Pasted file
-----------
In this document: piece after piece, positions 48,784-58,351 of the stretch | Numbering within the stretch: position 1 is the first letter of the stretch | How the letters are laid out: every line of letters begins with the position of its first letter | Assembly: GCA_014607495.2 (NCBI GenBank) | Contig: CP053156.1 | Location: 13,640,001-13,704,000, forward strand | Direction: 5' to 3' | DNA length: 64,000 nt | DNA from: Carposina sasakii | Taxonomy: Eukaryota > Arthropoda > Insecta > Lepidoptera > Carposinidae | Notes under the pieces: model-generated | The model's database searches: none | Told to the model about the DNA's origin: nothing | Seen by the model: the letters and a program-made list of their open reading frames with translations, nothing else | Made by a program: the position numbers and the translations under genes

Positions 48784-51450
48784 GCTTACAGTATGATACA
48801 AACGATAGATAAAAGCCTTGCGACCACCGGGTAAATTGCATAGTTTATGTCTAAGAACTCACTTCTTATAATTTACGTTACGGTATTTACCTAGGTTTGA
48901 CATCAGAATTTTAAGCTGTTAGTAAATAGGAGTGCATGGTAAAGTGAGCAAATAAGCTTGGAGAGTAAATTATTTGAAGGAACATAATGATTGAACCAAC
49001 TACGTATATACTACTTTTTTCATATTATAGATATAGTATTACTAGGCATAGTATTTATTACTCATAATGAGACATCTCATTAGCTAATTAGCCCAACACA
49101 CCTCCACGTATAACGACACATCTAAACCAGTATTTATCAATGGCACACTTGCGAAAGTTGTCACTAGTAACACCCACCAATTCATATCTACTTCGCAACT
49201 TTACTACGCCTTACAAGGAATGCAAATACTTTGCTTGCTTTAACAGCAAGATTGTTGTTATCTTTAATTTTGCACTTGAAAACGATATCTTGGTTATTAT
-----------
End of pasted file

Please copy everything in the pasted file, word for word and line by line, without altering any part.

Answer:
In this document: piece after piece, positions 48,784-58,351 of the stretch | Numbering within the stretch: position 1 is the first letter of the stretch | How the letters are laid out: every line of letters begins with the position of its first letter | Assembly: GCA_014607495.2 (NCBI GenBank) | Contig: CP053156.1 | Location: 13,640,001-13,704,000, forward strand | Direction: 5' to 3' | DNA length: 64,000 nt | DNA from: Carposina sasakii | Taxonomy: Eukaryota > Arthropoda > Insecta > Lepidoptera > Carposinidae | Notes under the pieces: model-generated | The model's database searches: none | Told to the model about the DNA's origin: nothing | Seen by the model: the letters and a program-made list of their open reading frames with translations, nothing else | Made by a program: the position numbers and the translations under genes

Positions 48784-51450
48784 GCTTACAGTATGATACA
48801 AACGATAGATAAAAGCCTTGCGACCACCGGGTAAATTGCATAGTTTATGTCTAAGAACTCACTTCTTATAATTTACGTTACGGTATTTACCTAGGTTTGA
48901 CATCAGAATTTTAAGCTGTTAGTAAATAGGAGTGCATGGTAAAGTGAGCAAATAAGCTTGGAGAGTAAATTATTTGAAGGAACATAATGATTGAACCAAC
49001 TACGTATATACTACTTTTTTCATATTATAGATATAGTATTACTAGGCATAGTATTTATTACTCATAATGAGACATCTCATTAGCTAATTAGCCCAACACA
49101 CCTCCACGTATAACGACACATCTAAACCAGTATTTATCAATGGCACACTTGCGAAAGTTGTCACTAGTAACACCCACCAATTCATATCTACTTCGCAACT
49201 TTACTACGCCTTACAAGGAATGCAAATACTTTGCTTGCTTTAACAGCAAGATTGTTGTTATCTTTAATTTTGCACTTGAAAACGATATCTTGGTTATTAT